Over the course of 50 episodes, Sunil Khilnani, director of the King's India Institute in London, takes listeners on a whirlwind journey from ancient India to the 21st century through the prism of the life stories of 50 remarkable individuals. He will also explore their surprising afterlives, which illuminate both the astonishments and urgent conflicts of India today.
He begins with the Buddha, exploring the story of his life and how he has been reinvented in modern India by those who oppose the caste system. "Buddha's solution to suffering lay in the individual mind. But he was also sketching a new form of society," says Professor Khilnani. "He was a moral meritocrat, and to an extent a social one too."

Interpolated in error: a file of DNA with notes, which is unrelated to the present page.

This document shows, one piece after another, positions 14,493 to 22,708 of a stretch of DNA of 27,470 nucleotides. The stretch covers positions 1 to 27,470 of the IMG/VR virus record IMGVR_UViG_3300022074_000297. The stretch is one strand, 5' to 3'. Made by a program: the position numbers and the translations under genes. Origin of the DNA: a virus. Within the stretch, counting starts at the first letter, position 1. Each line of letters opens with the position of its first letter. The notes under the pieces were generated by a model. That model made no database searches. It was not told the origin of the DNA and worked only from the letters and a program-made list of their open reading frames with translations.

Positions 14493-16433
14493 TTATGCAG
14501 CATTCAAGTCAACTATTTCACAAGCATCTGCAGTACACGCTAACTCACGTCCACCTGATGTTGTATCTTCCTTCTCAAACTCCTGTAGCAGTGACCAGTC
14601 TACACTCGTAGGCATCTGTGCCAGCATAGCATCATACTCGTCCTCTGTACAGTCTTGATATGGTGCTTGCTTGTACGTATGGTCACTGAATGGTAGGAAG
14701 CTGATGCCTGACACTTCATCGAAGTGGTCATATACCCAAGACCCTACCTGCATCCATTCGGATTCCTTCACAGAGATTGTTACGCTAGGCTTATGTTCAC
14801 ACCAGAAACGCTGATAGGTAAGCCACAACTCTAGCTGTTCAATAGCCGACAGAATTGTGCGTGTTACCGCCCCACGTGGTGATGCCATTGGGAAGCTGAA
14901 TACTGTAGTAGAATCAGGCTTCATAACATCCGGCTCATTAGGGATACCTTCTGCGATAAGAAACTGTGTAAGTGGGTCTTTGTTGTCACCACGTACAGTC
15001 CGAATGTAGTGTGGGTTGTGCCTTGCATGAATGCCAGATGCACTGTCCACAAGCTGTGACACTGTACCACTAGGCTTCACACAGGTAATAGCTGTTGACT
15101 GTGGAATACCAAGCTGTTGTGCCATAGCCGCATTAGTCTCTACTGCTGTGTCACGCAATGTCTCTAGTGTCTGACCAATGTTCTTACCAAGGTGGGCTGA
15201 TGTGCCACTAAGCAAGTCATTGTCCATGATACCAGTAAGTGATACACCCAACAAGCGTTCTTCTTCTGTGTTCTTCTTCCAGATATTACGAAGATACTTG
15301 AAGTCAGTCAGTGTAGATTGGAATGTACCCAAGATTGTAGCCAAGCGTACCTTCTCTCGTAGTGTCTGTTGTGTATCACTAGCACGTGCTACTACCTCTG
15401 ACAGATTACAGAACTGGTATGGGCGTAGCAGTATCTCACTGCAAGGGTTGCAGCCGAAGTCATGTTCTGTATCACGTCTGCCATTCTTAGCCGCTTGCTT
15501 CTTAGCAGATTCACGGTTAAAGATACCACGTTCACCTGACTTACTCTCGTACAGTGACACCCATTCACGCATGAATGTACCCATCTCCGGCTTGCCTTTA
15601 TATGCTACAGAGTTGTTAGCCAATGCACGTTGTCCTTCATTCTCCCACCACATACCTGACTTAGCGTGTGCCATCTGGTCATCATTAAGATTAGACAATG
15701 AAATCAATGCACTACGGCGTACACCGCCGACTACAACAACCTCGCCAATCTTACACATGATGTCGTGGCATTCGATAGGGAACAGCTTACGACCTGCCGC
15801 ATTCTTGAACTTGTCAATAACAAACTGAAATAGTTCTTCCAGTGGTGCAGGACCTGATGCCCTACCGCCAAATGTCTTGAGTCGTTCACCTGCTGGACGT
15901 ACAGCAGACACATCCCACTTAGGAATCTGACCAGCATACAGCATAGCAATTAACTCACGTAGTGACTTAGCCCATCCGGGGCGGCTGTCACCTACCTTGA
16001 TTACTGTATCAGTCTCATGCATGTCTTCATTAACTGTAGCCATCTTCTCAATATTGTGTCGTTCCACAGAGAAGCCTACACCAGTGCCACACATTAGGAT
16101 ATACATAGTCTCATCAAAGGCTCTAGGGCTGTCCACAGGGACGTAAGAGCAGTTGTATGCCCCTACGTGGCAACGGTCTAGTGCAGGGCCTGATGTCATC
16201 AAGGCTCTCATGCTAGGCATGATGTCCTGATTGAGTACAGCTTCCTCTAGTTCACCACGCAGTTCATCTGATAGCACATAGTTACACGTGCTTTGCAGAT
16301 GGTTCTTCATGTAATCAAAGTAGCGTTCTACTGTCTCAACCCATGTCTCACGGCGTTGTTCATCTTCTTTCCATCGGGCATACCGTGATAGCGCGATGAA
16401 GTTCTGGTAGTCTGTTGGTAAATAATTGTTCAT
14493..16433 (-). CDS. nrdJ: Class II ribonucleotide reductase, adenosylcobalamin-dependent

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Sunil Khilnani tells the story of the Bengali writer and thinker Rabindranath Tagore. Born in 1861 To a prosperous Bengal family, Rabindranath Tagore went on to win India's first Nobel Prize, for literature, in 1913. While India has often been framed in terms of competing groups - whether traditional institutions like caste, religion, and patriarchal families, or imperial subjecthood, or contemporary mass movements for nationalism - Tagore cut through these collectivities and tried to create a space for individual choice that stood apart from imposed groupings. In a nationalist age when many of his contemporaries were preoccupied with independence, Rabindranath Tagore preferred to speak of freedom. But he wasn't a radical individualist, his conception of freedom was related to expressivity, connection, and that deepest of human experience: love. Becoming who you are, he recognised, is not something you do on your own. Featuring Professor Supriya Chaudhuri. Readings by Sheenu Das. Producer: Martin Williams Executive Producer: Martin Smith Original music composed by Talvin Singh.. . .
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